Learning to Listen to Consent

With all the recent sexual allegations going on, a recent problem in American sexual culture has come to light: the word “no” is meaningless.

This is something we all probably already knew. PUA websites tout the adage that a woman doesn’t really mean “no” until she says it three times. Let me tell you – this is such exhausting nonsense. Do you know how frustrating it is to have to tell someone no three times before they believe that you actually know that you mean it? It’s like going to a bar and ordering a gin and tonic three times before they realize that you don’t actually want the Long Island Iced Tea you’re being served.

This myth is perpetuated because men think women are too stupid to understand what they want and how to express it. In PUA circles, men believe that women need to be pressured into the sexual act. Coerced. Seduced. This thought process belies the idea that women are adverse to sex, disinterested in it, or don’t think about on a critical level or in a way that allows them to understand and express their sexual desires and dislikes.

If you’ve been reading this blog for at least a little bit of time, you know damn well this is not true. A woman’s mind is not a stationary monolith, and over time women can change and grow in their opinions and desires, too. The PUA thinking around “she has to say no three times to mean it” is a gross oversimplification of the idea that women change their minds. However, in the PUA context, women only change their minds when pressured by a man. This is not true. Women’s ideas and attitudes to sex are allowed to grow or change over time of their own volition and through their own autonomy. A woman may be disinterested in sex one day and obsessed with it the next.

But the nuance of a woman’s mind isn’t what I want to discuss here. Instead, I want to examine the toxicity of pressure and coercion in sexual relationships. A man can use pressure and coercion to attain consent from a woman in a sexual situation – this is know. He can ply her with alcohol and set the mood in order to get that “yes.” But what’s strange to me is the fact that men don’t condone doing something ordinary and effective such as having mature conversations about sexual desires and consent. In fact, because male courtship is so geared to coercing a yes out of a woman, when her no sticks, it becomes a disaster of rejection.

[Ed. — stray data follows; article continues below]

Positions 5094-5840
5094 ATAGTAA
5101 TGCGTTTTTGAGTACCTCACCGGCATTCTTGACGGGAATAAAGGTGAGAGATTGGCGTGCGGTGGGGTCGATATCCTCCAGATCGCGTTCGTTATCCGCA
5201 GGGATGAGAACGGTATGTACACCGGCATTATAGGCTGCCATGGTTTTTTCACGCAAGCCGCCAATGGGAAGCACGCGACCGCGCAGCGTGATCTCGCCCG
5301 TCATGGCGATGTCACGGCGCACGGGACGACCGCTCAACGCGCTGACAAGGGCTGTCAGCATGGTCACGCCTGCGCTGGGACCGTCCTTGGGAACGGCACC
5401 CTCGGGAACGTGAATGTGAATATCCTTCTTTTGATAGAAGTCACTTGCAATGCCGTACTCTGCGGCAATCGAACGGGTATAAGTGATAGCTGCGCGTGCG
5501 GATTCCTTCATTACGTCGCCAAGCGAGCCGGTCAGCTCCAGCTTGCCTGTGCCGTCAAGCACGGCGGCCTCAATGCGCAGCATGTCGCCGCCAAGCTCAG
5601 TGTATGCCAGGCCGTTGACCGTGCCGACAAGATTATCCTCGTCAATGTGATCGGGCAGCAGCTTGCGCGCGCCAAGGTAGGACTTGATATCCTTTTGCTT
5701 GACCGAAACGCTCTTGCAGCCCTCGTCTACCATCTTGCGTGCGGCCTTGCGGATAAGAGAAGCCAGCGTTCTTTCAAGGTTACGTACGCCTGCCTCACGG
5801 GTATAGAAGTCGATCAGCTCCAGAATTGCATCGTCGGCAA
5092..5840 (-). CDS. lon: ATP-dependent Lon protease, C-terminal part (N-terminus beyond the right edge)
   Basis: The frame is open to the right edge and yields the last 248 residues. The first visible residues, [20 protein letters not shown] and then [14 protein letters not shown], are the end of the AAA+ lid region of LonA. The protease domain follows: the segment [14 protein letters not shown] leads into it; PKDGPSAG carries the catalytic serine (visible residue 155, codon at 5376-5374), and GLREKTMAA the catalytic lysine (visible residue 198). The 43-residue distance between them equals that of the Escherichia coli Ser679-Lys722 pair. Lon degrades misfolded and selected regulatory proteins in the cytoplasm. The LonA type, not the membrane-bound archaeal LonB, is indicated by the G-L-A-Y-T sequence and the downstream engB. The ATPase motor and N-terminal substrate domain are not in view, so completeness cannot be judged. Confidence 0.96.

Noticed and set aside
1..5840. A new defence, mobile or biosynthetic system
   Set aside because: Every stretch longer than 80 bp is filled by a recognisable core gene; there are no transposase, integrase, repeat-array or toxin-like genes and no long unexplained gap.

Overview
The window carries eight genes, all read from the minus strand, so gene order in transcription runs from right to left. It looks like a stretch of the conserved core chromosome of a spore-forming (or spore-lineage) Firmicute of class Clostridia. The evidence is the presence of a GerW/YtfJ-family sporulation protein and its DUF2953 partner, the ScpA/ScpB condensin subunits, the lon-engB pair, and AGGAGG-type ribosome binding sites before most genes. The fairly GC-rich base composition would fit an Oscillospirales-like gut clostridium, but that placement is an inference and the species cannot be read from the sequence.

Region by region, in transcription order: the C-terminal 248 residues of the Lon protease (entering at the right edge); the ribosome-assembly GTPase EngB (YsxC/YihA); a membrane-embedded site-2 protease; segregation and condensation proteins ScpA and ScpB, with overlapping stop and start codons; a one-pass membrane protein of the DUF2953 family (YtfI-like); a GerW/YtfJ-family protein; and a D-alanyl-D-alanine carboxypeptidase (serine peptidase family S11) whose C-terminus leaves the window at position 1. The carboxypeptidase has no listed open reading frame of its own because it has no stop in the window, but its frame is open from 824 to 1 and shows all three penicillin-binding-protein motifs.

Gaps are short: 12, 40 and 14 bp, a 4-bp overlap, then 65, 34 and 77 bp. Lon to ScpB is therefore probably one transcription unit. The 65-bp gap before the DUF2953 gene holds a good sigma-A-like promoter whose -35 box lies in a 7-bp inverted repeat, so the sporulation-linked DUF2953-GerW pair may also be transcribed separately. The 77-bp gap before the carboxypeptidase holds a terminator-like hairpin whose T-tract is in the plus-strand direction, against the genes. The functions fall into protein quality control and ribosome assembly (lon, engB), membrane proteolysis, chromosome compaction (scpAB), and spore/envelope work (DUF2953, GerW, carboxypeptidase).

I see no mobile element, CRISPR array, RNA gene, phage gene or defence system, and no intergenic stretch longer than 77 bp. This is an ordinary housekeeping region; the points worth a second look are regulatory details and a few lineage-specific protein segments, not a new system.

As a woman who has had conversations about sexual desires with men, let me tell you – it is shocking how little men are able to express their sexual desires outright, even after having set up this nuanced dance of seduction. It is a strange revelation, certainly, but mostly because: why are men taught how to seduce and coerce women into sex before being taught how to sexually express themselves both physically and verbally? Why are men taught how to play this intricate game of sex before they are taught how to win or how to lose that game?

We are setting men up for failure. We are not teaching them to communicate in the most simple manner possible: through plain, old verbal communication. Men don’t know how to hear the word “no” and walk away. Men don’t know that hearing “no” isn’t an assessment of the failures of their personalities or who they are as both a person and as a sexual being. Men can’t smile and walk away. Men don’t even seem to understand that it’s more beneficial for them to accept “no” the first time a someone says it. Perhaps men don’t know that women give in after saying “no” three times because they’re fucking afraid and they start to feel powerless and it’s easier to give in than to start a physical fight that they are sure to lose.

Sex is better when both parties consent, both in the moment and afterwards. Sex is a deep form of physical communication, and to start the sexual experience off by ignoring a someone’s “no” is to compromise that communication. It also compromises the ability to communicate during the sexual experience, which should be an opportunity to maximize physical pleasure. It compromises the ability to communicate after sex, the ability to say what was good or what was bad. The inability to communicate sexually induces anxiety. It is a set up for failure.

Ignoring someone when they say no the first time is a great way to lose someone’s respect. It’s also fucking annoying and childish, and no one wants to fuck an annoying child.

I would appreciate it if people respected me the first time I say no – in every aspect of my life.

2 comments » Write a comment

  1. Fucking AMEN. Trying to communicate with men about sex, straight up, is like pulling teeth. I don’t need to be coerced or seduced you dummy. I wanna fuck! And if you can’t express your feelings, then shit is not gonna be fun or satisfying. Nothing like getting down and dirty with a defensive emotional wall! Ha.
    Love your blog 🖤

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